Are all cyclone lids made the same?


Hello,
Any feedback from the group as to the design quality of cyclone lids?
In looking at them in the past, it did seem like there were some, albeit, subtle differences in their design. How would a HF lid compare to one bought from one of the 'usual suspect' woodworking stores such as LV or WC?
I'm only in the planning stages and have been reading the info from website links about dust collection that I've found here.
Thanks in advance to those who reply to the group.
Peter.
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Make your own!
I just mounted a dryer elbow under the lid of a trash can and put the outlet hole *behind* the elbow. Probably not extremely efficient as far as air flow but it really separates the wheat from the chaff.
____out ____ in ____ |___
H
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RayV wrote:

You're actually better off putting the outlet hole dead center. With the outlet behind the elbow you can get a single "loop" of air from the inlet to the outlet.
Chris
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On Tue, 02 May 2006 13:19:19 GMT, "Peter Bogiatzidis"

The most important aspect of a cyclone lid is leakage. To get a cyclone accept port positioned exactly right is a science, and it depends on airflow, the shape, and the weight of the material being moved. If the cyclone is removing 90% or more of the dust/chips, it is doing a decent job. I constructed my cyclone lid from parts available at the BORG and used a galvanized garbage can. I used weather stripping around the rim to get a good seal. Later, I cut a plexi window in the can to see when it is time to empty it.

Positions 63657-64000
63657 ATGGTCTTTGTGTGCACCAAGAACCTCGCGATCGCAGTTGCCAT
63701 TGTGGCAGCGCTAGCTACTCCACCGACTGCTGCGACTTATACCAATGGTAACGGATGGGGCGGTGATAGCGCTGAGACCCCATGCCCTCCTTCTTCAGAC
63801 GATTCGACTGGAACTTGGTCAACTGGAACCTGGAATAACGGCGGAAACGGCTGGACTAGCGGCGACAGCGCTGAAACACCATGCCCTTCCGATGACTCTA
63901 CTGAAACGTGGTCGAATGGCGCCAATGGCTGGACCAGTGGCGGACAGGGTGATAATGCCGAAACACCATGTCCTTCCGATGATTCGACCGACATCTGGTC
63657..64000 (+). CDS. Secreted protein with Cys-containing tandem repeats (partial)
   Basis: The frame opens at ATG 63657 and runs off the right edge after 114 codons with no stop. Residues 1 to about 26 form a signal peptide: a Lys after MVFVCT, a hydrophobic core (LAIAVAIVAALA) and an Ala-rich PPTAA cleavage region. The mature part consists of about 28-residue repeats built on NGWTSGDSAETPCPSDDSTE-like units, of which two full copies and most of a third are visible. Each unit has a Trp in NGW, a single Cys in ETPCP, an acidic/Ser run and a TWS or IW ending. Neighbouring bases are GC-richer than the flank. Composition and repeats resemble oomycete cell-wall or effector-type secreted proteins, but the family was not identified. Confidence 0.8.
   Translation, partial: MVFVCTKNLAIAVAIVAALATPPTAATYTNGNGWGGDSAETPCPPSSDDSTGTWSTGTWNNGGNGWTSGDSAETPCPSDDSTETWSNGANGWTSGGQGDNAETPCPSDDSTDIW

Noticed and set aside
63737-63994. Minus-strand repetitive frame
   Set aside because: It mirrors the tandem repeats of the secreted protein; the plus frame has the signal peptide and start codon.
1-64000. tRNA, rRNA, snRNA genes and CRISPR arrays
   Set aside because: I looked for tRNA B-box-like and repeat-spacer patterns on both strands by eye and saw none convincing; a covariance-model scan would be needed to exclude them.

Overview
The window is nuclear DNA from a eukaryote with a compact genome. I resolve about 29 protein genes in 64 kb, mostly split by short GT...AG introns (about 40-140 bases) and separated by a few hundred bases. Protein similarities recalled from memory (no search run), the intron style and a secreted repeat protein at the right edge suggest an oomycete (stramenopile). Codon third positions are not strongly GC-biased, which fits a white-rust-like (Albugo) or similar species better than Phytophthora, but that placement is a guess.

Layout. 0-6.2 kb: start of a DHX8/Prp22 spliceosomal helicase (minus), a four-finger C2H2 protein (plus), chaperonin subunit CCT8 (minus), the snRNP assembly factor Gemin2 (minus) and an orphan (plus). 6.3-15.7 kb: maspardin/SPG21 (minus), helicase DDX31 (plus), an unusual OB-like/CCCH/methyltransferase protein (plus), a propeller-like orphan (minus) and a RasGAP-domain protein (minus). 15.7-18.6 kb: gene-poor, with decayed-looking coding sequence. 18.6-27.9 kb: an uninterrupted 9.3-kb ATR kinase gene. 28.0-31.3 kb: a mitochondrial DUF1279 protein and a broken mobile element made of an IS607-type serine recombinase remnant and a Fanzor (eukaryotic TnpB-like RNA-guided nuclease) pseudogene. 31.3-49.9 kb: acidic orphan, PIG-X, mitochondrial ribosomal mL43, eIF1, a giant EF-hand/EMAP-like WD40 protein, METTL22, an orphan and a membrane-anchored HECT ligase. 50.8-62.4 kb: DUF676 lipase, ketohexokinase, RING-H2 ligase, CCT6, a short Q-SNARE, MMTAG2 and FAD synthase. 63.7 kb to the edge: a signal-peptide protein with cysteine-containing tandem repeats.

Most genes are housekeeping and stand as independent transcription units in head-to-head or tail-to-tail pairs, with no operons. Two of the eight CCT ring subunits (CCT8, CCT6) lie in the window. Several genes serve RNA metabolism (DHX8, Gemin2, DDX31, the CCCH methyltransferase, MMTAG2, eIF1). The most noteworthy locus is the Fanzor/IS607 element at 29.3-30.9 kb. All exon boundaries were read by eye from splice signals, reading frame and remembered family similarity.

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I have this one http://www.woodcraft.com/family.aspx?familyidC10&refcode INFROO
Pros: Ridgid and seals very well to the trash can. Hoses attach securely and don't leak. Paid $20 for it at the woodworking show.
Cons: The intake elbow has a serious reduction in ID at the midpoint which causes a large airflow reduction. The exhaust port location allows some debris to escape. This would have been better located in the center IMHO. The hoses are attached vertically. This makes for additional bends in the hose in order to get to floor level machine connections.
Fixes: I removed the molded elbow and replaced it with an adjustable 4" dryer duct elbow from HD. This greatly improved the airflow.
If I had it to do all over again I think I'd go for the Lee Valley lid. http://www.leevalley.com/wood/page.aspx?c=2&p0282&cat=1,42401
Art

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Odds are the restriction was deliberate to increase the air velocity just before it hit the can and slowed down. It is the change in speed that causes the airflow to drop the debris.
I have one of these http://www.rockler.com/product.cfm?page 15 It separates well; nothing but fine dust makes it past, and not much of that. However there are too many places for air to leak. Some day I have to work on that.
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The separation was quite good and about the same with either elbow, 95%+ by volume, up until the can is about half full.
Art

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